Your cat might even be starting to beg for treats or anticipating the time of day when you give him those extra-special snacks. While many cats will go crazy for their treats, some cats take this to the extreme and can actually start to display addictive tendencies.
Here are some of our cats’ faves:- Vital Essentials Minnows Freeze-Dried Treats.
Blue Wilderness Chicken & Turkey Soft Moist Treats.
Greenies Tuna Feline Dental Treats.
Cat Person Dry Food.
Wellness Kittles Salmon & Cranberries Crunchy Treats.
WholeHearted Savory & Tasty Soft Cat Treats, Chicken.
They’ll likeliest have a very upset stomach. However, if you have any concerns regarding behavior or potential illness, you should call and speak with your veterinarian, just to make sure there’s no long term ill effects from this misadventure!
Cats love crunchy cat treats because they get addicted to the flavor enhancers. The high amount of carbohydrates in cat treats also promotes hunger in cats. This is dangerous, especially daily, because it will cause weight gain.
If your cat eats more than the recommended number of Greenies per day, she may experience a variety of gastrointestinal problems, such as vomiting and diarrhea. Contact your veterinarian if you notice any symptoms of gastrointestinal distress in your cat after she has eaten a Greenie or two.
In most cases, runny poop in cats is a sign of diarrhea. Diarrhea can be caused by bacterial infections, viral infections, dietary sensitivities, inflammatory bowel disease, or a lack of digestive enzymes. If your cat has runny poop, contact your vet so you can figure out the best way to go about treating them.
In general, wet food is the best option for cats with diarrhea. It helps to prevent dehydration and is usually easier for cats to digest. Plus, it can be much tastier than dry food.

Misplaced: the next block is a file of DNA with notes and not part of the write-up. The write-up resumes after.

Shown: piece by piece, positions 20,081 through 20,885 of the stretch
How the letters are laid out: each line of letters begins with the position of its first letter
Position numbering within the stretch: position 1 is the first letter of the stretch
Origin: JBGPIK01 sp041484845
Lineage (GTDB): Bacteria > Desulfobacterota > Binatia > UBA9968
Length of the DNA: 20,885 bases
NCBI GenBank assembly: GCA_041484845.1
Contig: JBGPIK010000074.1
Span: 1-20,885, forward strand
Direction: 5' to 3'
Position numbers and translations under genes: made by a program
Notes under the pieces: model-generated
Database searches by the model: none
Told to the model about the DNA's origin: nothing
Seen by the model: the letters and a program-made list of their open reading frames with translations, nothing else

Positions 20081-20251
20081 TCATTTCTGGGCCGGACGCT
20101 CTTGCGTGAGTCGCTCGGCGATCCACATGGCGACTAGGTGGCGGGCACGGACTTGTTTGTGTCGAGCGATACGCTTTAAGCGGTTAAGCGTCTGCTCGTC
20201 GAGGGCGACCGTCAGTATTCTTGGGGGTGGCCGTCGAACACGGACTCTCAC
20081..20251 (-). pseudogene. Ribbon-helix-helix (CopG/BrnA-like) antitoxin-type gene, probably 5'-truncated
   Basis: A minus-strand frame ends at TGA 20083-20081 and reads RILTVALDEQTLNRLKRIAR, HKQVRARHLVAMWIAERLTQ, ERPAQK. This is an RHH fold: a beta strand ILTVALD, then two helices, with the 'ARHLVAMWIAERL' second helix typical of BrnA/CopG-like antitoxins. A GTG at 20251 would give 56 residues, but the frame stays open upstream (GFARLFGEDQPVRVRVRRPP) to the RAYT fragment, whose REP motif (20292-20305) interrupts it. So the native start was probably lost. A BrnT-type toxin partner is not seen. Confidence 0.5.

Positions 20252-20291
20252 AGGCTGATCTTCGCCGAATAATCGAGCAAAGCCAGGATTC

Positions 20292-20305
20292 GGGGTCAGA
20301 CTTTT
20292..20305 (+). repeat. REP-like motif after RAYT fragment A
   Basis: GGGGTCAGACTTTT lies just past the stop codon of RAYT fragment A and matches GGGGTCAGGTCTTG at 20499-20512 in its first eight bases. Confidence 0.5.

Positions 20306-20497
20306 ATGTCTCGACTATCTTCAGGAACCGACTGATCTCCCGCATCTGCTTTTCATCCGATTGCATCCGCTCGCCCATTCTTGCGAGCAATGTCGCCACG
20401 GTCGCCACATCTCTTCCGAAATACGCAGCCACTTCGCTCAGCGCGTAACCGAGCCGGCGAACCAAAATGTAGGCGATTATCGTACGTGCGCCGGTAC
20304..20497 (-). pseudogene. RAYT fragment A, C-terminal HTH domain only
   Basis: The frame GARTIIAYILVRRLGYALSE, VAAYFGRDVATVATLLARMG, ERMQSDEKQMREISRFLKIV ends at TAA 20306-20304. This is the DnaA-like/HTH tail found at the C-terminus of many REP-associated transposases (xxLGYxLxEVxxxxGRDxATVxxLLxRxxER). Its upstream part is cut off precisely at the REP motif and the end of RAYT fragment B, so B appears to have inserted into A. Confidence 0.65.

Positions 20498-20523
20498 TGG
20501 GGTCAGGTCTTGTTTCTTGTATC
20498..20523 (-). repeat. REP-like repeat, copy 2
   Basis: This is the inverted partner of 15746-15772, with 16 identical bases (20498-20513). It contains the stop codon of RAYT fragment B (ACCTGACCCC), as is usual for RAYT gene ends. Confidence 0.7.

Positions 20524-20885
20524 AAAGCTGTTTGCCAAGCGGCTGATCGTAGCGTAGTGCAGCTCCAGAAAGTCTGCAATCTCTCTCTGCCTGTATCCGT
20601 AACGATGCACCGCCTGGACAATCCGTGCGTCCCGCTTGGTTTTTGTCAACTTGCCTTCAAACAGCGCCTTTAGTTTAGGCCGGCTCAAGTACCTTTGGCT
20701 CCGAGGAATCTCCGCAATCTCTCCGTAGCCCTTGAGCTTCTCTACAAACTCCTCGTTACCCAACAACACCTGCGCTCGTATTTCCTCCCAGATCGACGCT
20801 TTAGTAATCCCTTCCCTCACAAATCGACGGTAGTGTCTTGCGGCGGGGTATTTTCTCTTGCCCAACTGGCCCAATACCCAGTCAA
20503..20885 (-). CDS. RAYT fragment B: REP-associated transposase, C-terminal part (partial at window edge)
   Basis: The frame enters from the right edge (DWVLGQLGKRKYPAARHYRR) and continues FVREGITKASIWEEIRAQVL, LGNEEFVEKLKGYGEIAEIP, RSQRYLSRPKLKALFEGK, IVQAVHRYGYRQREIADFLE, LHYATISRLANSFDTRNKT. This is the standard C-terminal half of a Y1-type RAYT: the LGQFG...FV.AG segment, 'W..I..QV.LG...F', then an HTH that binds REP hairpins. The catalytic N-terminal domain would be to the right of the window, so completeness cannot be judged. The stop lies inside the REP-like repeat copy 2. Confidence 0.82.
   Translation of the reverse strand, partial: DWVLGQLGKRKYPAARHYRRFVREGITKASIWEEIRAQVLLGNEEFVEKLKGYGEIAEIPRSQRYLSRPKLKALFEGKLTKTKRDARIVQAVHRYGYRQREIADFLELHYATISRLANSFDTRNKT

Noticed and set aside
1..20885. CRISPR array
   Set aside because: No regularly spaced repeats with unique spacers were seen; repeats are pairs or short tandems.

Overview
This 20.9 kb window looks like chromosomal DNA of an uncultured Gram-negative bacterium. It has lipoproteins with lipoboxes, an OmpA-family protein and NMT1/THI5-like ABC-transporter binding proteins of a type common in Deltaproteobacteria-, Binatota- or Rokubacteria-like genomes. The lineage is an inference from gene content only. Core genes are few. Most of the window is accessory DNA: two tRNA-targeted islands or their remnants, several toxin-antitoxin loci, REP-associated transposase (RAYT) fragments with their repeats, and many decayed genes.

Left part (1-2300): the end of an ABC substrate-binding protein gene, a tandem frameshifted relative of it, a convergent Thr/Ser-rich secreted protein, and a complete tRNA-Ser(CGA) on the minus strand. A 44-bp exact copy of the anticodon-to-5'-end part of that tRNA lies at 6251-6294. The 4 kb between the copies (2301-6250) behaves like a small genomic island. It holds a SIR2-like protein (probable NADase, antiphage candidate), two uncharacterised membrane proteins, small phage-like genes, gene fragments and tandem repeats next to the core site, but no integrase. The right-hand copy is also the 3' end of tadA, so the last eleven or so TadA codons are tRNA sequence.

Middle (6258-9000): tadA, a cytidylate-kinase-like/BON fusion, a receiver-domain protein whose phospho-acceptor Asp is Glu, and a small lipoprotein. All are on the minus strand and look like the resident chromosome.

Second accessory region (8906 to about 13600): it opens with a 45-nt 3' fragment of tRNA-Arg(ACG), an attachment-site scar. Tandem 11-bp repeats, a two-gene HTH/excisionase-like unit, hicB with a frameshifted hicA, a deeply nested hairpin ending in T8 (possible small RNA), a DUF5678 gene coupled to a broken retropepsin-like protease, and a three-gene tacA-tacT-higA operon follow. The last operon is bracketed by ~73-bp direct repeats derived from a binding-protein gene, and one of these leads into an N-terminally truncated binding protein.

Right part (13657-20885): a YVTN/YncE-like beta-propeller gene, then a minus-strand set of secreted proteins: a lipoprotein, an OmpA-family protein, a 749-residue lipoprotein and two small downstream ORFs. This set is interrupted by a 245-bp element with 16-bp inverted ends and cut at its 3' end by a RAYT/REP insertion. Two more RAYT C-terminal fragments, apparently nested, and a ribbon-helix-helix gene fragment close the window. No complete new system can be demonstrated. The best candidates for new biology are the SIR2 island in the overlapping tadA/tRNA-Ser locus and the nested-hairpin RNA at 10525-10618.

Every mammal, including cats, have anal glands. They often drain through gland ducts. However, sometimes they clog and call for manual draining. If the glands get infected, your cat can produce a runny discharge that smells so bad and lingers all over the litter box.
One culprit behind wet food giving your cat diarrhea is that it simply may not be fresh anymore. If your kitty is chomping away on spoiled wet food, it could be causing some digestive distress – poor thing!
Add 1 tablespoon of canned pumpkin to your cat’s food twice a day. Be sure to use real canned pumpkin and not spiced pumpkin pie mix.
And if you haven’t tried it already, you have to try pumpkin for cats with diarrhea. Canned pumpkin is inexpensive, high in essential vitamins and fiber, and helps harden stools as quickly as 24 hours! To use, all you need to do is add a little canned pumpkin to regular cat food, and voila!
Rich or fatty foods can cause digestive stress for your cat. For example, turkey, ham or other meats rich in fat will result in diarrhea. Excessive fat intake can also cause a life-threatening inflammatory disease called pancreatitis.
Kitten diarrhea can be caused by food allergies, parasites, and bacterial and viral infections. As diarrhea itself is a symptom of illness, it’s essential to consult with your veterinarian if your kitten is exhibiting signs of diarrhea along with other symptoms.